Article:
Answer: As a regulator our actions are governed by administrative law and the principle of a “duty of fairness”. While an individual may have repeat problems, each instance is unique to itself and we are required by law to provide them with opportunities to correct the non-compliance, ask for extensions when reasonable, appeal to the Safety Manager for review of the non-compliance and if they feel compelled, they can appeal to the Safety Standards Appeal Board. Technical Safety BC does not issue fines, we issue monetary penalties. The ability and the reasons for a monetary penalty are clearly defined in the Act and can only be issued under certain circumstances. Finally, all these steps have defined timelines, and unfortunately if they run their full course can take months. However, if a safety officer feels that a non-compliance is truly unsafe, they have the authority to shut off or decommission the equipment or issue a safety order to make it safe.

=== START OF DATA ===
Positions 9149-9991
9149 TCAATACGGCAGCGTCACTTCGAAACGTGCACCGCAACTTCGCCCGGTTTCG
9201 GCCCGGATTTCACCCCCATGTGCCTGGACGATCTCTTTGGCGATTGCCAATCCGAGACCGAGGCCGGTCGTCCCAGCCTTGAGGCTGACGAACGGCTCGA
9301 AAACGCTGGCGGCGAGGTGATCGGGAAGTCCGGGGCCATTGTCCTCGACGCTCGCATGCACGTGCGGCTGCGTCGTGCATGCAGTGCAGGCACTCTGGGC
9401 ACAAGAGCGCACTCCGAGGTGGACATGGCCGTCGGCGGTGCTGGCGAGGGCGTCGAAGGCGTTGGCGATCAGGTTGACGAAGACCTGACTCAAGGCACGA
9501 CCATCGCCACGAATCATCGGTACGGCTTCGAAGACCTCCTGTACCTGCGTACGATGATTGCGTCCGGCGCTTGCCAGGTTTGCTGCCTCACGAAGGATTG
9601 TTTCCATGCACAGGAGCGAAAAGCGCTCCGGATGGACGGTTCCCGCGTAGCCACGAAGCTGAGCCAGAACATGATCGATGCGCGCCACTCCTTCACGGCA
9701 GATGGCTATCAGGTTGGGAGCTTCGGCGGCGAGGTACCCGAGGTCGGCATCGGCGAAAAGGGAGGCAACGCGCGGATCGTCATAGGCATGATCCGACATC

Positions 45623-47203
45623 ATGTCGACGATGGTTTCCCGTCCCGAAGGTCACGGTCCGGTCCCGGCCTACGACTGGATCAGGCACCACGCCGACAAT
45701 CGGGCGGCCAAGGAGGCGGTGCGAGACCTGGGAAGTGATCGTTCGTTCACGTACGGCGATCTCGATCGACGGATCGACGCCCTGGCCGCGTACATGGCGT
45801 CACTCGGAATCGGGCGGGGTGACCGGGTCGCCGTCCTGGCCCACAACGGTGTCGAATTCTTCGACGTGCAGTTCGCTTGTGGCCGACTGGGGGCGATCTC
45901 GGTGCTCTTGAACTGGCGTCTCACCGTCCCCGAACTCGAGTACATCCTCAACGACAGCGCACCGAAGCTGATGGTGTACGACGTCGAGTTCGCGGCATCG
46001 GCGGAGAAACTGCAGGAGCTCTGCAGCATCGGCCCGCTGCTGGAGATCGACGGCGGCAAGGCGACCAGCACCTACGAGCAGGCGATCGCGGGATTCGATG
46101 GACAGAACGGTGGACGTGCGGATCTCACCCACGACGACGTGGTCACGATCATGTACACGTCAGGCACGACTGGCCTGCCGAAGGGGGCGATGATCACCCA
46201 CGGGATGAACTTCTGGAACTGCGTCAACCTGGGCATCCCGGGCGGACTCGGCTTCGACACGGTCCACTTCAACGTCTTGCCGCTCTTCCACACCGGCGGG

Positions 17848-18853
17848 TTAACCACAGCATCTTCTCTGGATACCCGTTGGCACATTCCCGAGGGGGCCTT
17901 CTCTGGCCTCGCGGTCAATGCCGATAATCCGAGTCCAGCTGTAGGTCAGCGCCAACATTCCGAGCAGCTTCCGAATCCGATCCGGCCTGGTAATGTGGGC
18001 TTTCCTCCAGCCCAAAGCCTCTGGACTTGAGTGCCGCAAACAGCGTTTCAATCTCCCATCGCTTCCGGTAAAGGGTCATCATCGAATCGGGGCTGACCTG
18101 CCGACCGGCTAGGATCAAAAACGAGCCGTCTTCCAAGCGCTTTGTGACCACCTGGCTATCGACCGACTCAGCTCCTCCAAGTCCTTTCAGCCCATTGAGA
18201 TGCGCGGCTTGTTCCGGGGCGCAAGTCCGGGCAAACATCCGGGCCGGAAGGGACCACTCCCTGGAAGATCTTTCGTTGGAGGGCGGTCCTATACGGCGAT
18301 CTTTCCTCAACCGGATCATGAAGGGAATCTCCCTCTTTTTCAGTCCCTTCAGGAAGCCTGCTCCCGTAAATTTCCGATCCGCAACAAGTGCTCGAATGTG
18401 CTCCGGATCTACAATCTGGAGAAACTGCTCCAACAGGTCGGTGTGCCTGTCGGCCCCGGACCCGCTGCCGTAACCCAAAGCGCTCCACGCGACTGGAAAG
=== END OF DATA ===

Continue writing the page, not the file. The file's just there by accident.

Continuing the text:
When will the new 25th edition of the Canadian Electrical code come into effect?

Answer: Technical Safety BC has recommended adoption of the Canadian Electrical Code to the Province and the ultimate adoption of the Code rests with the Ministry of the Attorney General. A date for adoption has not yet been announced, and we will communicate with impacted parties when an adoption timeline is known.



Government Relations

How does Technical Safety BC, as a regulator, work with the Government of BC's related Ministries, such as Energy, Mines and Low Carbon Innovation and Ministry of Environment? Is there a MoU in place between these 2 entities (Gov't and TSBC)?